Skip to content

Theater review: Salt Lake Acting Company’s “The Exit Interview”

by on April 11, 2013

Exit Interview

It’s safe to say you won’t see a more funny or satisfying play about (well, loosely about) existential angst and a school shooting than Salt Lake Acting Company’s latest production, The Exit Interview.

Penned by William Missouri Downs and a National New Play Network Rolling World Premiere, The Exit Interview lets the audience know right away that this is no straightforward play, thanks to the two cheerleaders who take the stage and deliver a jolt of energy and a laundry list of topics tackled in the following 100-or-so minutes that might offend audience members–everything from theological arguments to the biases of Fox News.

It’s a hilarious and unexpected beginning to a show that evolves into an offbeat exercise in the theatrical “alienation effect” championed by Bertolt Brecht, the German playwright and director who entrances the play’s Dick Fig (Darrin Doman), an academic losing his job and undergoing an exit interview as the show begins. Fig’s skeptical mind and inability to suffer through idle chit-chat has cost him his girlfriend just as his career is collapsing, and the woman doing his exit interview, Eunice (Nell Gwynn), engages Fig in a cat-and-mouse conversation that forces Fig to uncomfortably confront both her faith in God, and her desire to talk about the weather.

Then the shooting starts.

It’s a jarring juxtaposition when gunfire cracks through the entertaining banter, launching The Exit Interview into exciting, surreal tangents that would make Brecht proud. Four actors–Marin Kohler, Cassandra Stokes-Wylie, Bijan Hosseini and Terence Goodman–play multiple parts in scenes that offer comic relief and philosophical musings outside the storage room where Fig and Eunice are hiding from the shooter moving across campus.

Goodman is particularly strong as a Fox News reporter trying to go national with the school-shooting story, even though the only question he seems to want answered from those he interviews is, “What do you think God’s plan is for you?” Goodman is also involved, along with Stokes-Wylie, in an excellent exchange between rival scientists, while Hosseini and Kohler engage in another “play within the play,” acting as the head of the Mormon and Lutheran churches who start a debate on their respective faiths, only to have that debate end in surprising, decisive fashion.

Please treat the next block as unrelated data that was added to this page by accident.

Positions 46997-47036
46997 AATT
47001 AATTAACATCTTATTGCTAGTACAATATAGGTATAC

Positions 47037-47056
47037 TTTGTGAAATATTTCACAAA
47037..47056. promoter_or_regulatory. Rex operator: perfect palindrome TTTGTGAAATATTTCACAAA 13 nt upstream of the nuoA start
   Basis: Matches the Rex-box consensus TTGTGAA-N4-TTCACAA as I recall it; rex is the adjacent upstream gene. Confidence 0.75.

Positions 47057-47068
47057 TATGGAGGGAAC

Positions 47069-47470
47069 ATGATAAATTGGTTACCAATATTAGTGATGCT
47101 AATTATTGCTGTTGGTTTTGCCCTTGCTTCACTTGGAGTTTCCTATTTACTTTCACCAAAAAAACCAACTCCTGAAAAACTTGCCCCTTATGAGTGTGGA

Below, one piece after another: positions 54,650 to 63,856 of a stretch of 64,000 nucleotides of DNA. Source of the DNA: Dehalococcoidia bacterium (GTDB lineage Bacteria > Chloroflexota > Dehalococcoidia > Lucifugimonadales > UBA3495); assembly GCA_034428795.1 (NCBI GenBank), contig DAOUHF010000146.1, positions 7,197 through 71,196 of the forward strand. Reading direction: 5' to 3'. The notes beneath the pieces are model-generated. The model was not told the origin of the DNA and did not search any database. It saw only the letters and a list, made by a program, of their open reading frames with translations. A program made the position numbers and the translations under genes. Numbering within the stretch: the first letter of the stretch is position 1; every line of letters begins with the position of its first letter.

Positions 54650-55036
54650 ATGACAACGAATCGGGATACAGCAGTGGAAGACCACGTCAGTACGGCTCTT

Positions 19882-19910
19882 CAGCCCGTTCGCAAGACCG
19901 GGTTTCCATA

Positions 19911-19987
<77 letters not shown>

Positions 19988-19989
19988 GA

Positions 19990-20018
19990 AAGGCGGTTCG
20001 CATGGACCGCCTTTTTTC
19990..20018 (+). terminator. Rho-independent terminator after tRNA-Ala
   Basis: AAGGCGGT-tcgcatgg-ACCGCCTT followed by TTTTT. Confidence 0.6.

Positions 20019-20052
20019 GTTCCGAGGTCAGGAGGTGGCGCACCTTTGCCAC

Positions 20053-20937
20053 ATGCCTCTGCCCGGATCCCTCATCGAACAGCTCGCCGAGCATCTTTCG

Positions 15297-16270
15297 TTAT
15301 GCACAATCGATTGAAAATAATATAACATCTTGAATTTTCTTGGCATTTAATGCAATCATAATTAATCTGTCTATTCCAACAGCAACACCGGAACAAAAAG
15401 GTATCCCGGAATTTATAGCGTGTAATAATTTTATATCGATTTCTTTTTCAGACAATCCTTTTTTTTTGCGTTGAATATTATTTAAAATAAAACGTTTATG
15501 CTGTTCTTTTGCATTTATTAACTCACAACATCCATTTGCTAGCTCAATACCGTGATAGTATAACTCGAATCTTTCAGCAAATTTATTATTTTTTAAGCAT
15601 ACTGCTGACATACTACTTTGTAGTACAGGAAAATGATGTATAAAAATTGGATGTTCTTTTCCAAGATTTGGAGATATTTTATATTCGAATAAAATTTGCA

The cast at the final preview I saw was excellent all around, easily bouncing through the disparate scenes that Downs created for his play. Likewise, the behind-the-scenes folks had their hands full with this one compared to many productions, from the high number of costumes needed for the 20 or so characters played by the six actors, to the intricate sound and lighting work required, in addition to an ever-changing video screen overhead, introducing the scenes.

All together, the elements Downs brings together in The Exit  Interview make for one of the more intriguing theater experiences you’re likely to have, and you’ll laugh throughout while you’re left pondering several big issues. Can’t ask for much more than that from SLAC’s season finale.

The Exit Interview runs Wednesdays through Sundays until May 5. Tickets and showtimes are available at the Salt Lake Acting Company Website.

Comments are closed.

%d bloggers like this: